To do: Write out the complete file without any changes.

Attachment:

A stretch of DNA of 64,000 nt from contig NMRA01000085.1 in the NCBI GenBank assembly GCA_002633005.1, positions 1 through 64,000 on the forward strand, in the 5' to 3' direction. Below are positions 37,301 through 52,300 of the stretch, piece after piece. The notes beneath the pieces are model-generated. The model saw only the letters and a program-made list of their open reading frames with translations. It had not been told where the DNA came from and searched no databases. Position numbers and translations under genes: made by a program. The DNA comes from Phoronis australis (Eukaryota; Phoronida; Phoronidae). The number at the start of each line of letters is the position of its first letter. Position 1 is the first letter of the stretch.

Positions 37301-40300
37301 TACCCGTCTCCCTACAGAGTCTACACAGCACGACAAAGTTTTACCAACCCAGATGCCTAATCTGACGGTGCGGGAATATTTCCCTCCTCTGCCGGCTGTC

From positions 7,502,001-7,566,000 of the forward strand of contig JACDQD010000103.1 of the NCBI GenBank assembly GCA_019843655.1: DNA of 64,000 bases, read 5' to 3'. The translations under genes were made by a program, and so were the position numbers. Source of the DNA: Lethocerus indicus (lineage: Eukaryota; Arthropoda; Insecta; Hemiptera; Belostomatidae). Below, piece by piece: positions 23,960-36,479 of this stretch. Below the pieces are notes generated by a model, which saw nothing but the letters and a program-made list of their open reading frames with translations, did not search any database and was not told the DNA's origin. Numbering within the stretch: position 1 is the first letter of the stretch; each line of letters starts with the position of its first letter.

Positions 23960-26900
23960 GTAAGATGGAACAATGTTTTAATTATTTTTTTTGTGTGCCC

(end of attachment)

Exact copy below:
A stretch of DNA of 64,000 nt from contig NMRA01000085.1 in the NCBI GenBank assembly GCA_002633005.1, positions 1 through 64,000 on the forward strand, in the 5' to 3' direction. Below are positions 37,301 through 52,300 of the stretch, piece after piece. The notes beneath the pieces are model-generated. The model saw only the letters and a program-made list of their open reading frames with translations. It had not been told where the DNA came from and searched no databases. Position numbers and translations under genes: made by a program. The DNA comes from Phoronis australis (Eukaryota; Phoronida; Phoronidae). The number at the start of each line of letters is the position of its first letter. Position 1 is the first letter of the stretch.

Positions 37301-40300
37301 TACCCGTCTCCCTACAGAGTCTACACAGCACGACAAAGTTTTACCAACCCAGATGCCTAATCTGACGGTGCGGGAATATTTCCCTCCTCTGCCGGCTGTC

From positions 7,502,001-7,566,000 of the forward strand of contig JACDQD010000103.1 of the NCBI GenBank assembly GCA_019843655.1: DNA of 64,000 bases, read 5' to 3'. The translations under genes were made by a program, and so were the position numbers. Source of the DNA: Lethocerus indicus (lineage: Eukaryota; Arthropoda; Insecta; Hemiptera; Belostomatidae). Below, piece by piece: positions 23,960-36,479 of this stretch. Below the pieces are notes generated by a model, which saw nothing but the letters and a program-made list of their open reading frames with translations, did not search any database and was not told the DNA's origin. Numbering within the stretch: position 1 is the first letter of the stretch; each line of letters starts with the position of its first letter.

Positions 23960-26900
23960 GTAAGATGGAACAATGTTTTAATTATTTTTTTTGTGTGCCC